RECONSTRUCTION OF THE FABLES
Some patterns are doomed to be repeated, in stories and in real life. Take my reading relationship with Jasper Fforde. I bought his debut novel, The Eyre Affair, in paperback a few years ago after learning about the conceit behind his Thursday Next series. I liked it quite a bit and proceeded to buy the next three novels in hardback. So, last summer brings the arrival of a new Fforde book, The Big Over Easy, the first in a new series. Do I buy it? No, I wait until last week and buy the brand-new paperback edition. True to form, I liked it and I'm going to have to buy the next one in hardcover (which has now been published).
The series focuses on Detective Inspector Jack Spratt and the Nursery Crimes division. It's a world where cops not only have to solve crimes but publish their stories in "Amazing Crime Stories" or similar (lesser) magazines. Spratt is not in that club; he also has to deal with Friedland Chymes, the star of the Reading police scene. Spratt and his team are investigating the death of Humpty Dumpty and things are not what they seem. Add aliens, giant beanstalks, dueling foot care companies, a god, a mansion built by Dr. Caligari, and a whole parade of nursery rhyme characters to the mix and you get one entertaining book full of puns, jokes, allusions, and fun. Plus the murder mystery. Recommended.
I also picked up Fables: Arabian Nights (and Days), the seventh volume of the Vertigo comics series. This time around the residents of Fabletown are brought into contact with the Arabian fables and the first half of the volume is taken up with that culture clash and the problems of a d'jinn. We also see developments between Prince Charming and Beauty, learn Boy Blue's fate, and lots more. The second part of the volume is a two-part story detailing the brewing love between two wooden soldiers in the Adversary's kingdom who wish to become flesh so they can consumate their love. Their wish comes at a price, however.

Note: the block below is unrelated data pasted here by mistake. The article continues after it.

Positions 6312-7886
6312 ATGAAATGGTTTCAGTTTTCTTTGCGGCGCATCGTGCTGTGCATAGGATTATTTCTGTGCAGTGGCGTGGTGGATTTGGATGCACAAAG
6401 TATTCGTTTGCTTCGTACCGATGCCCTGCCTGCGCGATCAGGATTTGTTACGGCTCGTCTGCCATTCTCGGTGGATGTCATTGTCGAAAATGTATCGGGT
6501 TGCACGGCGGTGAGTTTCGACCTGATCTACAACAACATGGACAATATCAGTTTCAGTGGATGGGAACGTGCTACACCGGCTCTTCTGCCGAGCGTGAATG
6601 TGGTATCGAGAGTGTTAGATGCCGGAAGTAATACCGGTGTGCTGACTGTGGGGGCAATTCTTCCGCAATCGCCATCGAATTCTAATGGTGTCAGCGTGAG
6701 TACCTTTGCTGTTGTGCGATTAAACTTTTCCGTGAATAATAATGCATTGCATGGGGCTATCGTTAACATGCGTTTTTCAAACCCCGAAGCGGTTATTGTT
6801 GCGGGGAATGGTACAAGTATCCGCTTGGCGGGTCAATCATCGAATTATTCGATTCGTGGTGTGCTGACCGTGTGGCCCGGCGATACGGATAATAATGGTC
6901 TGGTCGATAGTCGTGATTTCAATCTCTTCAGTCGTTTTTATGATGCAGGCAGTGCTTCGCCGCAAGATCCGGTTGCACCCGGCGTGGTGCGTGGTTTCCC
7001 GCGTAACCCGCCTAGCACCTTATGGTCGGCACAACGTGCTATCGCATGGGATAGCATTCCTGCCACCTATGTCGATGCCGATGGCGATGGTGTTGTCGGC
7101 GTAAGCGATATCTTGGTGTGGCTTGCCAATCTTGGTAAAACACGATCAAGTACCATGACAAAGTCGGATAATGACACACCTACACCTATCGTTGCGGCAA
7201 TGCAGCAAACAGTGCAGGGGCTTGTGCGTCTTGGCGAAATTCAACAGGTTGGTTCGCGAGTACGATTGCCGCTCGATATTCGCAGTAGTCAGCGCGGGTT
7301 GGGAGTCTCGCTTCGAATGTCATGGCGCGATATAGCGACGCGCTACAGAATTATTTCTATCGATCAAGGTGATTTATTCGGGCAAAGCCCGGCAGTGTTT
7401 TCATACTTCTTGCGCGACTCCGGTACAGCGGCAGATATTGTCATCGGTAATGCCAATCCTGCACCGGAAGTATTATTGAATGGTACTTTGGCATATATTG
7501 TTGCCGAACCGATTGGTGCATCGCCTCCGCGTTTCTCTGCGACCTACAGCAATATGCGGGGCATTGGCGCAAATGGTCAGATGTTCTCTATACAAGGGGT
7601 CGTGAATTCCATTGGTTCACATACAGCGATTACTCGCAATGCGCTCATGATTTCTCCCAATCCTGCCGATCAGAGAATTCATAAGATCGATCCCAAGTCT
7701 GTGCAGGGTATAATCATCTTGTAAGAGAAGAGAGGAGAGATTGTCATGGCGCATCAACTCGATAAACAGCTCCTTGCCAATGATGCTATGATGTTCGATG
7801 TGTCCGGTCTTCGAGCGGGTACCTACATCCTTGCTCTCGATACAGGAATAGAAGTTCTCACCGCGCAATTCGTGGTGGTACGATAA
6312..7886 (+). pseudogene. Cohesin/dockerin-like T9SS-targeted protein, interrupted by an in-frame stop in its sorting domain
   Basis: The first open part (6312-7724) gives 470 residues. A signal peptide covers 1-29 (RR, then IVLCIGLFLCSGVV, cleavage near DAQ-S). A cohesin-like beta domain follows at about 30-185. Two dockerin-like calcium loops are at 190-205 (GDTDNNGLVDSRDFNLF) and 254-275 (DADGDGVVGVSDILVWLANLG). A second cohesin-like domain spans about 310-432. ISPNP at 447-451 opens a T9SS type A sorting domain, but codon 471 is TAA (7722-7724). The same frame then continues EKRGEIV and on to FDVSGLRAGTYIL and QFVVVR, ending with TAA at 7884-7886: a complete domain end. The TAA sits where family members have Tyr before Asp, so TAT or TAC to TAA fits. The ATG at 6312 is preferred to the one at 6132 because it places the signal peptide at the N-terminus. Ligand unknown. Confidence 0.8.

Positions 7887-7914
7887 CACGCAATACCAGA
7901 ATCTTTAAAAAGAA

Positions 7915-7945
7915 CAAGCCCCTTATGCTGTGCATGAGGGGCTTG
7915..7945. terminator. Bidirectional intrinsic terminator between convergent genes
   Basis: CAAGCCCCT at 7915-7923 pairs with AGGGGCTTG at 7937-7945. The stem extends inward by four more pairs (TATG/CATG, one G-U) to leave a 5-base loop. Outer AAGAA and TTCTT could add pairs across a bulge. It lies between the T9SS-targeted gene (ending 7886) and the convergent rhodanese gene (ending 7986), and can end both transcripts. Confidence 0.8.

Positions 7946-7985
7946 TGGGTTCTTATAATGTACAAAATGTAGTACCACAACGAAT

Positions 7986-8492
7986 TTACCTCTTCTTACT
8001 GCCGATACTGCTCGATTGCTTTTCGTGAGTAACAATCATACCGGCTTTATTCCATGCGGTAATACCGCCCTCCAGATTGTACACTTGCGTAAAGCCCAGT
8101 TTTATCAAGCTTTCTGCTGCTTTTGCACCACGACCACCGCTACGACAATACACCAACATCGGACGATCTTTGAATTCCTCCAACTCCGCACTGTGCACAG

This series has quietly become one of my favorites, in large part due to Mark Buckingham's art. He uses page borders to help set the scene, as well as small drawings at the top of the page to do the same. It's somewhat akin to how they would use the individual character logos in Justice League of America or Legion of Super-Heroes. The writing is good too, obviously, with plenty of ongoing plots and character moments. But Bucky's work truly makes it fun.
Finally, I picked up the first issue of the new volume of Castle Waiting. Linda Medley self-published this series a number of years ago (followed by a stint at Jeff Smith's Cartoon Books) and it was a favorite of mine. It has been on hiatus for quite a few years and I no longer have those issues. Fantagraphics has stepped in and is now publishing not only this new series but a collection of the series up to this point (which I have not yet picked up). Anyway, the new issue reprints the final two of the previously published series (they were left out of the collection), plus a new story. The charm of this series lies not in any fast-paced plotting but in the characters living in a castle that has been abandoned by its royalty as well as Medley's wonderful cartoony style. Yeah, I know I'm not describing this well enough. It's fun and funny and interesting and a joy to look at while you read. What more can you want in a comic book?